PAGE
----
White v. Frank, 718 F. Supp. 592 (W.D. Tex. 1989)
August 3, 1989
Bruce L. WHITE
Anthony M. FRANK.
United States District Court, W.D. Texas, Austin Division.
*593 Edward L. Piña, Karam, Naranjo & Kruger, San Antonio, Tex., for plaintiff.
Philip W. Eglsaer, Office of Field Legal Services, Southern Div., U.S. Postal Service, Memphis, Tenn., for defendant.
NOWLIN, District Judge.
Before the Court is the Defendant's Motion to Dismiss, or in the Alternative, for Summary Judgment. The Court, having considered the Motion, as well as all of the responses and replies filed thereafter, in addition to all of the pleadings on file in this matter, is of the opinion that the Motion is meritorious and should be granted.
I. STANDARD OF REVIEW
The Defendant requests that the Court dismiss this action pursuant to Rule 12(b) (6), or in the alternative, the Court grant summary judgment. A court should only dismiss a suit for failure to state a claim upon which relief may be granted when it appears beyond doubt that there is no set of facts under which Plaintiff could recover for the wrongs he alleges. Conley v. Gibson, 355 U.S. 41, 45-46, 78 S. Ct. 99, 101-102, 2 L. Ed. 2d 80 (1957).
As the Defendant notes, if a Court in reviewing a motion to dismiss pursuant to Rule 12(b) (6) finds the need to rely on evidence outside of the pleadings, the Court must treat the motion as a motion for summary judgment filed pursuant to Rule 56, and must apply the standards that go along with that rule. FED.R.CIV.P. 12(b); Stanley v. CIA, 639 F.2d 1146, 1157-58 (5th Cir. 1981).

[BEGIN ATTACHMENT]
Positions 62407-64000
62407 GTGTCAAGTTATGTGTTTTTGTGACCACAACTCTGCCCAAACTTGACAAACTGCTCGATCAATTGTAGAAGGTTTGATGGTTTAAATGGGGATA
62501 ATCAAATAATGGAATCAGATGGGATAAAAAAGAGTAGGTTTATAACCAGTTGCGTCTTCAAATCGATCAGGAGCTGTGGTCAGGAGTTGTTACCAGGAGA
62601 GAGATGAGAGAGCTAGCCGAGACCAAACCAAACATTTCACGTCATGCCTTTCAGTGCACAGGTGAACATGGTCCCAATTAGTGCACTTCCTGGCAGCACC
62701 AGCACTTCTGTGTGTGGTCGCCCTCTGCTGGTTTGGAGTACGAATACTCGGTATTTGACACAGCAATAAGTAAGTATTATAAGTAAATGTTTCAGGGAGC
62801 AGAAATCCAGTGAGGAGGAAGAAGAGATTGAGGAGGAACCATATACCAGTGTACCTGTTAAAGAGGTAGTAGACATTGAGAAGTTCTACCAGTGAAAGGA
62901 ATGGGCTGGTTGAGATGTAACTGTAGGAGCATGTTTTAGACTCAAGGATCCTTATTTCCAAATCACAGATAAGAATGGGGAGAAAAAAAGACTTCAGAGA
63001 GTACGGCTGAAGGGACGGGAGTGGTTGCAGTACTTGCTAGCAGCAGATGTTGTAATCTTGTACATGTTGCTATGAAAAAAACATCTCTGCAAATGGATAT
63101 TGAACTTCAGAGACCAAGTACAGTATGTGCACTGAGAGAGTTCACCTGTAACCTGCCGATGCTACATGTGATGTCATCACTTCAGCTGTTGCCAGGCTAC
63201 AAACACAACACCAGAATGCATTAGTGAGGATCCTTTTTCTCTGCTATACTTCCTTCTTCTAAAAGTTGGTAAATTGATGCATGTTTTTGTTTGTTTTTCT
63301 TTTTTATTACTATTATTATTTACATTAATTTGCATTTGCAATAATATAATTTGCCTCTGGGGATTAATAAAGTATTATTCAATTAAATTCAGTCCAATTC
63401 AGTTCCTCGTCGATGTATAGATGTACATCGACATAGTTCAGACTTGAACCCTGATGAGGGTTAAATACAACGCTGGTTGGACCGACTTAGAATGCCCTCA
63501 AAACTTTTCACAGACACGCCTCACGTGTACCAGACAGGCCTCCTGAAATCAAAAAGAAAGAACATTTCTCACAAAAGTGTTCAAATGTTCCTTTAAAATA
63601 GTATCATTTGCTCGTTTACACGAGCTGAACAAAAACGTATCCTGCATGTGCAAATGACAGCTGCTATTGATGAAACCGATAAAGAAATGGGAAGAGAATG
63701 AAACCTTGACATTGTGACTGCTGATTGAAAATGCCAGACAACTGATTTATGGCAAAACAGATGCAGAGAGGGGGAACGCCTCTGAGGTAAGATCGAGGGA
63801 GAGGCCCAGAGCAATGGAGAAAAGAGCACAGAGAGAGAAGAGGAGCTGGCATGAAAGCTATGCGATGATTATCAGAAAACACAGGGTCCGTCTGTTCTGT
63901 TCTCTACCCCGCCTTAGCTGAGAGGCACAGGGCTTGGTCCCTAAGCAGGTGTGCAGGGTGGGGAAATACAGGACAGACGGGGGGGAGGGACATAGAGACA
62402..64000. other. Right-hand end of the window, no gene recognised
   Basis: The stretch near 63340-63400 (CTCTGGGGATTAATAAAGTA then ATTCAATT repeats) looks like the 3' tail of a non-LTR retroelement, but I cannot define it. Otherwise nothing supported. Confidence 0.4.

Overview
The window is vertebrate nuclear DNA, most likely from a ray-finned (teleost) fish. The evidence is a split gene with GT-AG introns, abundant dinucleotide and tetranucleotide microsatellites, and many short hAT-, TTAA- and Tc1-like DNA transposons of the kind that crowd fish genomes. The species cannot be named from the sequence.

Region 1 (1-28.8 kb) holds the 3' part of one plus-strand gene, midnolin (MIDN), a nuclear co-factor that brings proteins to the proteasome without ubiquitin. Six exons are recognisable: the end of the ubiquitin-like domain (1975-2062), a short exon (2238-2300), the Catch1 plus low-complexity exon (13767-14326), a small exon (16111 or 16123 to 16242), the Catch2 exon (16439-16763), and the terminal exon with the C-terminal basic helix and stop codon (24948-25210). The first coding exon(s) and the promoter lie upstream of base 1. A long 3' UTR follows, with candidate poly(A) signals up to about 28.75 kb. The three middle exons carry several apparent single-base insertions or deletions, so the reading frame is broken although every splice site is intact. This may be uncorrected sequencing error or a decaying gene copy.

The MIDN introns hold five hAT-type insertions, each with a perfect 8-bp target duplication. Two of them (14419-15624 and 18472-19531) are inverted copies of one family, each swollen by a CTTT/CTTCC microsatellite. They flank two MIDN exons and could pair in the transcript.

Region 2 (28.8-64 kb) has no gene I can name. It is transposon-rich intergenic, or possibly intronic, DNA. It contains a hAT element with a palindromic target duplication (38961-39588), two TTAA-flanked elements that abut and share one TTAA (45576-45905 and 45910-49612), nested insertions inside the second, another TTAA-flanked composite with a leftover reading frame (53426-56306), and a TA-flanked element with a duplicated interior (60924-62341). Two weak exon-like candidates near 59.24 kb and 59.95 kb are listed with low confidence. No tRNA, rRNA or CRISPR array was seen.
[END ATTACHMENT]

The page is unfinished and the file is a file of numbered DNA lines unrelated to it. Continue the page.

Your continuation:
Rule 56(c) permits the Court to grant a motion for summary judgment when it appears from the affidavits and other exhibits on file with the Court that there is no genuine issue of material fact for trial, and when the movant is entitled to summary judgment as a matter of law. FED.R.CIV.P. 56(c). See also Celotex Corp. v. Catrett, 477 U.S. 317, 322, 106 S. Ct. 2548, 2552, 91 L. Ed. 2d 265 (1986). In reviewing a motion for summary judgment, the Court must view the evidence in the light most favorable to the party opposing the motion, and indulge all reasonable inferences in that party's favor. Pharo v. Smith, 621 F.2d 656, 664 (5th Cir.1980).
The Supreme Court's 1986 summary judgment trilogy is by now well-known. In the three cases, the Court set out new rules governing the application of Rule 56. In the first case, Anderson v. Liberty Lobby, *594 Inc., 477 U.S. 242, 106 S. Ct. 2505, 91 L. Ed. 2d 202 (1986), the Court discussed the difference between "material" and "immaterial" issues of fact. The Court stated that a "material" issue is one that could affect the outcome of the suit under the applicable law. Id. at 248, 106 S. Ct. at 2510. The second case was Celotex Corp. v. Catrett, 477 U.S. 317, 106 S. Ct. 2548, 91 L. Ed. 2d 265 (1986). In that case, the Court held that a movant for summary judgment can prevail by showing that its opponent is unable to produce evidence in support of its claim, and that no affidavits or other summary judgment evidence is necessary in such a situation. Id. at 322-24, 106 S. Ct. at 2552-53. Finally, in Matsushita Electric Industrial Co. Ltd. v. Zenith Radio Corp., 475 U.S. 574, 106 S. Ct. 1348, 89 L. Ed. 2d 538 (1986), the Court held that when a movant produces a prima facie case, the opposing party must come forward with specific facts to show that there is a genuine issue for trial, or else summary judgment is proper. Id. at 587, 106 S. Ct. at 1356.